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Call Kevin Mack to Fight Illegal Creditor Harassment
Tiffin-Area Residents Can Protect Themselves from Creditor Harassment
Do creditors have your phones ringing off the hook at all hours of the night? Do they make threats about what will happen if you do not pay? In some cases, these, and other creditor tactics break the law and should be halted as such. With one call to Attorney Kevin Mack, in Tiffin, OH, you can put an end to this creditor harassment. Protect your rights and hold them accountable under the Federal Debt Collection Practices Act (FDCPA). The FDCPA legislates the legality of creditor tactics and defines several common instances of illegal harassment. You can also check out Ohio-specific legislation, including the Ohio Consumer Sales Practices Act and the Ohio Deceptive Trade Practices Act.
For more information on how to end creditor harassment, call The Law Office of Kevin Mack, LLC, at (419) 455-9508 or contact us online.
Consider These FDCPA Violations as Creditor Harassment
While Acquiring Location Information, Debt Collectors May Not:
- Unless you ask the collector, state for whom he or she works;
- Inform others, including family, friends, neighbors, and coworkers that you owe a consumer debt;
- Communicate by post card;
- Use any language or symbols on envelopes or any mail parcels that indicate that the communication is from a debt collector or the contents of the mail parcel relates to the collection of debt;
- Communicate with the consumer, debtor, or anyone else once the debt collector knows the debtor has legal representation from an attorney.
While Communicating Directly With Consumer Debtors, Collectors May Not:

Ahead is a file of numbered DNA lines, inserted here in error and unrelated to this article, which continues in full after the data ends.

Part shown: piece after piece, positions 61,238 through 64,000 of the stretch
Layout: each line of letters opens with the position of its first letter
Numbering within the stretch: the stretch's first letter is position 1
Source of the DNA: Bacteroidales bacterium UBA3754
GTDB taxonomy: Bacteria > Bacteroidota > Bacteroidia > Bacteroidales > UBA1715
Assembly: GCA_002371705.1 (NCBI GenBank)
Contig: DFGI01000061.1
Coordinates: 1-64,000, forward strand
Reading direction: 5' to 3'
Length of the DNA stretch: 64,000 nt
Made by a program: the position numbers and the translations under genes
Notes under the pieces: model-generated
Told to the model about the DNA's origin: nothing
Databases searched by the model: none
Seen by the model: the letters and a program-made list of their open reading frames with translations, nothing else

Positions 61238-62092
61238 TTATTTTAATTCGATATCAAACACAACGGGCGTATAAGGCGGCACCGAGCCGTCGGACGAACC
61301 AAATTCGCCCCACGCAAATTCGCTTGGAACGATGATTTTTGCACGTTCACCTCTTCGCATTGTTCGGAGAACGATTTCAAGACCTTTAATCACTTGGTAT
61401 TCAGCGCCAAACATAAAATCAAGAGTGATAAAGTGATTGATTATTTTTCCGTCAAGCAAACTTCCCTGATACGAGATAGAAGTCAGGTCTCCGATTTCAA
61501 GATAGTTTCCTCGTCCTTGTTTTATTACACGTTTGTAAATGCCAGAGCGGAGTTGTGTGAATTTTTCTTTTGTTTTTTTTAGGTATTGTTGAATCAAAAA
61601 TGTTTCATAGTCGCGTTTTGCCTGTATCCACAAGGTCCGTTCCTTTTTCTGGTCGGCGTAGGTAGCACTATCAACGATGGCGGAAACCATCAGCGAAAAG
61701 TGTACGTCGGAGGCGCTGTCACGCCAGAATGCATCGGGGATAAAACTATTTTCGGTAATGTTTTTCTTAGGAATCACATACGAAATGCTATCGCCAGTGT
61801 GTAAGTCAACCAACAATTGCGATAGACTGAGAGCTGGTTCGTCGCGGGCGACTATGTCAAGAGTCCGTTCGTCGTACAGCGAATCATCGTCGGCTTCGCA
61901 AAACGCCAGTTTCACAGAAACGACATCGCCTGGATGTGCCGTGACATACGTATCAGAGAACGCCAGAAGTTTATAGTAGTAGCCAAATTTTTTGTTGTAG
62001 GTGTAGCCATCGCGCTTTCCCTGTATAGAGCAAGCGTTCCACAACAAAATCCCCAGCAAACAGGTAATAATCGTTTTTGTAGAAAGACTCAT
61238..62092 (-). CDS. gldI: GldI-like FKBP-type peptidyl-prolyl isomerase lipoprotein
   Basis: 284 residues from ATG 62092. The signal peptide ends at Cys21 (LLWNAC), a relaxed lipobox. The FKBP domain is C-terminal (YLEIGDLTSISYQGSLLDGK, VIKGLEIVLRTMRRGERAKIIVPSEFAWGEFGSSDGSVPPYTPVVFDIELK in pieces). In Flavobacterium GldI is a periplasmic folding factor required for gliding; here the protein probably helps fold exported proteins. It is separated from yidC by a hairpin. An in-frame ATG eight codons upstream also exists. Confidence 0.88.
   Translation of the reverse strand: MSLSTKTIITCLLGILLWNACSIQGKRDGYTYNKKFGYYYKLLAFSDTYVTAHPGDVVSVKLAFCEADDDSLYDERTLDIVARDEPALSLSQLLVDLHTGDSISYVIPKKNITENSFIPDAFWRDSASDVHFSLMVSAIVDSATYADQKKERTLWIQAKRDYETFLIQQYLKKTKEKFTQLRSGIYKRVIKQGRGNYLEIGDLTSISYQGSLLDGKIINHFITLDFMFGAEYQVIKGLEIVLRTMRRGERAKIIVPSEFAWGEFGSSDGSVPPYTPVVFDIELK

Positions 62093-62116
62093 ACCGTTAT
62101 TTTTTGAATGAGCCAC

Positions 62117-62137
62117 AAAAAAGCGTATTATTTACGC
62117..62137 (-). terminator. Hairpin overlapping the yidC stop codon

- Contact you at any unusual time or place: Inconvenient times include between the hours of 9:01 p.m. to 7:59 a.m.;
- Contact you if the debt collector knows that you have legal representation from an attorney or can ascertain the name, address, or telephone number of your attorney;
- Contact you at your place of employment.
Harassment and Abuse Occurs When Debt Collectors Do The Following:
- Use or threaten to use violence or other means to harm one’s person, reputation, or property;
- Use language intended to abuse the hearer of such person;
- Call consumer debtors repeatedly with the intent to annoy, abuse, and harass;
- Fail to divulge their identity and collection agency.
False and Misleading Violations Occur When Collectors:
- Represent falsely that they are a police officer, government official, or affiliated with the United State government;
- Falsely represent that they are an attorney or that their communication comes from an attorney;
- Threaten that non-payment will result in arrest or imprisonment;
- Threaten that nonpayment will result in loss of property or loss of wages;
- Threaten to take action that the collector cannot legally take;
- State that the consumer committed a crime;
- Threaten to communicate false information;
- Use false, misleading, or deceptive information in an attempt to collect a debt.
- Use any business name other than its “true” business name.
Unfair Practices Occur When A Debt Collector Does One Of The Following:
- Collects an amount (interest fees or any expense other than the original purchasing agreement) not authorized by the original agreement or by law;
- Communicates with a consumer by postcard;
- Deposits or threatens to deposit postdated checks prior to the date on said check.
When Validating Debts, Debt Collectors Must, Within Five Days of the Initial Communication with the Debt Collector:
- Disclose the amount of the debt;
- Disclose the name of the original creditor;
- Have a statement in the communication that states: “Unless the consumer, within thirty days after receipt of the notice, disputes the validity of the debt, or any portion thereof, the debt will be assumed to be valid by the debt collector;”
- Have a statement that states: “If the Consumer notifies the debt collector in writing within the thirty-day period that the debt, or any portion thereof, is disputed, the debt collector will obtain verification of the debt or a copy of a judgment will be mailed to the consumer by the debt collector;”
- Have a statement that states: “Upon the consumer’s written request within the thirty-day period, the debt collector will provide the name and address of the original creditor, if different from the current creditor;”
- Not contact you if you have disputes or requested verification of your debt.